In my chosen profession there are extremes which exist outside of me and are mine (or yours) to take or leave. The world is ugly, and the world is beautiful, and I personally wouldn’t feel comfortable calling myself a photojournalist if I wasn’t willing to embrace how wonderful and horrible the world can be. You got to love the hate and hate the love, so to speak.
Scholars & Rogues has given me a forum to show you, our faithful readers, the weird bits of pathos, promise, and pain that I encounter as I wander in and around San Francisco, California and its suburbs. I do this to show you that we are not just a collective of progressive thinkers, critics, and college professors. We are also no strangers to the street. We have been in, and sometimes slept in, the gutters and found within ourselves the strength to take a realistic but also an humane and compassionate view of American life and how our country fits into the world.
So on the tenth anniversary of Scholars & Rogues, I want to make you feel good. And I want to make you feel bad. And I want to give you hope. Because that’s what life does to all of us on a regular basis. And to start here’s my kitten Kuro-chan grooming himself at my house in Brisbane, California…
Simon died two weeks ago today and I am still waking up at at 3:30 in the morning.
That was when we took our first walk of the day. We used to start the day at 5:45 when I got up for work, but when Daylight Saving Time ended in 2015, Simon never quite adjusted. Gradually he woke me up earlier and earlier until he settled on 3:30, give or take a half hour. By that time he was over 12 and he had been with me for 11 years.
Simon spent the last year in extra innings. Last spring he developed fluid on his abdomen and the vets found a mass on his liver. The specialist recommended surgery–but we decided against it. The procedure was drastic and the outcome not certain since they could not know ahead of time how advanced the tumor was. I was crushed by the thought of losing him, but could not put him through the pain with so little guarantee that he would be better off for it. The specialist had drained much of the fluid and Simon was more of his old self. Continue reading →
She was sitting on a Japantown sidewalk, on Webster Street around the corner from Nijiya Market. She looked displaced, like a woman who’d just left a difficult relationship and the apartment that went with it. But she also did not look frantic, and I hoped that meant she had friends who could let her crash on a couch for however long she needed to.
Then there was the dog, Buddy. He may well have been the reason she was holding it together, not freaking out, while she figured out how to use the city to take care of them both…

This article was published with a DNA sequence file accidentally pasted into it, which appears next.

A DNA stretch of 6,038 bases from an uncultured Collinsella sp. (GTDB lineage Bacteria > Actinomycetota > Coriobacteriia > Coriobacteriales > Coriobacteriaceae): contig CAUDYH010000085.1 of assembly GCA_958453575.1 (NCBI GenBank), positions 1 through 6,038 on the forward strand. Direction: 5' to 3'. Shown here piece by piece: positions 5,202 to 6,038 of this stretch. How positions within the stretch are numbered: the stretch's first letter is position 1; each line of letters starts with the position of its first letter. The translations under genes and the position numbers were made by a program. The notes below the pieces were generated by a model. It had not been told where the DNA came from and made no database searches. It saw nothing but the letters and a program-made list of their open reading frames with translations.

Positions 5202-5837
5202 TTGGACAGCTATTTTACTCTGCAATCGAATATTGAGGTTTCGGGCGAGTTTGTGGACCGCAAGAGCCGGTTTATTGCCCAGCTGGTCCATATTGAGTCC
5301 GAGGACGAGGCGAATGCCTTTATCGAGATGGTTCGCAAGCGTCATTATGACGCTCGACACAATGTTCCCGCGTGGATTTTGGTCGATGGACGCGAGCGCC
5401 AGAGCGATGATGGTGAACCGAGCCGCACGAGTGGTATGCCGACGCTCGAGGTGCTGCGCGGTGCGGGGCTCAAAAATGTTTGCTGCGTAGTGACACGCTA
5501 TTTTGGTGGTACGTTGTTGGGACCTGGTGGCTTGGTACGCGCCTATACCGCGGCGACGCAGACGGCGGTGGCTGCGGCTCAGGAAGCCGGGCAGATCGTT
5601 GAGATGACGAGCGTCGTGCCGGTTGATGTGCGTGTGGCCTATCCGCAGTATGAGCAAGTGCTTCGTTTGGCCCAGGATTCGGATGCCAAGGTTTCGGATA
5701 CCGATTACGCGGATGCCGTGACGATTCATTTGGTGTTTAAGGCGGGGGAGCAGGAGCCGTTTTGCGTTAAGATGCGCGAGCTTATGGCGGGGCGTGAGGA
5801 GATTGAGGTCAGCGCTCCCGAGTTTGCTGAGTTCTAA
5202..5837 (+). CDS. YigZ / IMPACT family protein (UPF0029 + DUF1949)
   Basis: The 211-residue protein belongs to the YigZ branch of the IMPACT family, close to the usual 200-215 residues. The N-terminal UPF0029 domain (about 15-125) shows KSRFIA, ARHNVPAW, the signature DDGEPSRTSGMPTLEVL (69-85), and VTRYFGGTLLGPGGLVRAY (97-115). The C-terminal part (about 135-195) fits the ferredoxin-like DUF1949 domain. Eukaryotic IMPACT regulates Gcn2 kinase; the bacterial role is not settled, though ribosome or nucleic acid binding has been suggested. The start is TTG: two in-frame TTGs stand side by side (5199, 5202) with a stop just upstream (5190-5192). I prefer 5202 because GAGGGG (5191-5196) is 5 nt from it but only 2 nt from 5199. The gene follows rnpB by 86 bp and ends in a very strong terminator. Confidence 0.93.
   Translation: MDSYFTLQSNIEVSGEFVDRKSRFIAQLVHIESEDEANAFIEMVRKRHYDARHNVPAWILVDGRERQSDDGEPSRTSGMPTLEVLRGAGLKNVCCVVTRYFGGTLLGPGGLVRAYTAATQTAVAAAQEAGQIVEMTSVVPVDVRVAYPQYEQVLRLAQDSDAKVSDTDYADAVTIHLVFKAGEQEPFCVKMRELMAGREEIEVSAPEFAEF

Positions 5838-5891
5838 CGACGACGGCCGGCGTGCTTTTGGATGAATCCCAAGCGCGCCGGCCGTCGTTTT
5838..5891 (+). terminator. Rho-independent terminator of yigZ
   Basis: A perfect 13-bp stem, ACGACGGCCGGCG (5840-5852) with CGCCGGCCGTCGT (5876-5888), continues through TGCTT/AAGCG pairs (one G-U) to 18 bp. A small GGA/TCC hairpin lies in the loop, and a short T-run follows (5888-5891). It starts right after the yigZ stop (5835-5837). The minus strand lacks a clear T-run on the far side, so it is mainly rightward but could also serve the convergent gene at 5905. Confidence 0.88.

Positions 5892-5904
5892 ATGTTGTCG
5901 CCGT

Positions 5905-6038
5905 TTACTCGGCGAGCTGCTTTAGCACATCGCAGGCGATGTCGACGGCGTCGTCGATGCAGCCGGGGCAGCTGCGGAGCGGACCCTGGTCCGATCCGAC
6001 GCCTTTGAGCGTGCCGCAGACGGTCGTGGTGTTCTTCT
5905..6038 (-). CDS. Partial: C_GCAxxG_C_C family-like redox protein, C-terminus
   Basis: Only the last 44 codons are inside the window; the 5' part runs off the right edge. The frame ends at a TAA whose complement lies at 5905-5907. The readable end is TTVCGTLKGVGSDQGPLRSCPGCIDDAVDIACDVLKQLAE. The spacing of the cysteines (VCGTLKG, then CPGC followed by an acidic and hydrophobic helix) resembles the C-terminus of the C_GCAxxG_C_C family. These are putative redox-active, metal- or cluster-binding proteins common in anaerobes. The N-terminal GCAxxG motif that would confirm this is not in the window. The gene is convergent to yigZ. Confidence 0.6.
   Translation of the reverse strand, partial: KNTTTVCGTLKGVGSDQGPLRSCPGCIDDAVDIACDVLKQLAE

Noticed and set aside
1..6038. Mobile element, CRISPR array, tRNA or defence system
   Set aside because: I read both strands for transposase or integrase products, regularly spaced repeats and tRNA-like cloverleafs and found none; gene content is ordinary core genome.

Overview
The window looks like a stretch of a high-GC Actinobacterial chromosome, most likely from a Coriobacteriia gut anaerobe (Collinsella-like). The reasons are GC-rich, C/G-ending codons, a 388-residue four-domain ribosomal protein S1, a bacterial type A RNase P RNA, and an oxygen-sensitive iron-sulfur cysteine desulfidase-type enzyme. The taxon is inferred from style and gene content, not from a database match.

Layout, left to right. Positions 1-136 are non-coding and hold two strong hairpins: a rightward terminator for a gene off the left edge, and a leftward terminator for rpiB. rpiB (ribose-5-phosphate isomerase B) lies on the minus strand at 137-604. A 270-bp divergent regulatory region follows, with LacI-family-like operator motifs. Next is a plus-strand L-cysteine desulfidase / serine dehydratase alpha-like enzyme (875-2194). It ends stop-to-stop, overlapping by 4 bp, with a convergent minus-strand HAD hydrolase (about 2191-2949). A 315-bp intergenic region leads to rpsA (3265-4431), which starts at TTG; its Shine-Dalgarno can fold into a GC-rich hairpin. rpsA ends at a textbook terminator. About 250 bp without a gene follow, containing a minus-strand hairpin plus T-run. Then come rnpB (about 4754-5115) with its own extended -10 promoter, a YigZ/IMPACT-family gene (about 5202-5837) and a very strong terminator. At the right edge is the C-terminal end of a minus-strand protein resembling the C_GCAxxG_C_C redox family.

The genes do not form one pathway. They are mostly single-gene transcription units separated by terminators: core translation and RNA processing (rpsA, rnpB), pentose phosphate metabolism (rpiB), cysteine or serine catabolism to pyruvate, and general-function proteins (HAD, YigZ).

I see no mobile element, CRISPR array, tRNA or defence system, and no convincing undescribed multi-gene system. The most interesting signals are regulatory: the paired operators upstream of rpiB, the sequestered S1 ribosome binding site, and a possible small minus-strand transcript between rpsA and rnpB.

(Japantown, San Francisco 2016. See more of my work here.)
If you’ve spent any amount of time walking dogs, you may have noticed that for squirrels, it isn’t enough to be up a tree. They need to be up their tree. And so, this particular squirrel had a problem.
“The guys who are shooting films now are technically brilliant, but there’s no content in their films. I marvel at what I see and wish I could have done a shot like that. But shots are secondary for my films, and with some of these films, it’s all about the shots. What’s the point? I’m not sure people know what points to make.” Who said it? Continue reading →
The last time I purchased fireworks was July 4, 1991. My daughter Katie was 3, and we were all in mourning after the death of our beloved shih tzu, Solo, who just fell over dead earlier that week. Now, I know I’m in the minority here, but I don’t think it’s right to bury dead pets. Only humans bury their dead, and I don’t need to remind you of how weird they are. It’s not Nature’s way. You should take the departed companions out to the country and let them decompose naturally. Of course, when I suggested this, you can imagine the groans of shock and dismay. So we gave him an unnatural burial in the back yard. Nature was on my side however, because something, some woodland varmint, kept digging his body back up. Continue reading →
[Ed. note:Â Connor returned to Kabul from Bamyan and the Jawzareen Valley, as noted in installment 6.Â The Red Crescent is theÂ IslamicÂ equivalent of the Red Cross.]
When we got back to Kabul, we were immediately greeted by an unpleasant surprise. The head of the Afghan Red Crescent had decided that he was tired of the stray dogs that walked through Marastoon, dogs which did nothing more than bark, ask you for food, and follow you around. Continue reading →
Wait a minute — what injury did Michael Vick inflict on black people? Since when are an individual’s crimes a reflection on his race?
It’s not Vick’s crimes that reflect badly on his race. It’s the reactions of black people — a few of them anyway. Reporting for Reuters, Matthew Biggs wrote:
“Ron Thomas, director of the Journalism and Sports Program at Morehouse College in Atlanta, said it would be a mistake to say that all blacks supported Vick but the black community did often exhibit a willingness to forgive celebrities quickly.
“‘Part of a reflex response among black people is to be protective about well known blacks when they come under intense public or legal scrutiny,’ he said.”
As with O.J. Simpson, their loyalty is misplaced. It’s understandable if members of a minority group are sensitive about accusations by the majority against one of their own. But there’s no justifying the inclination of some blacks, however small in number, to react to dog fighting with a nod and a wink. Continue reading →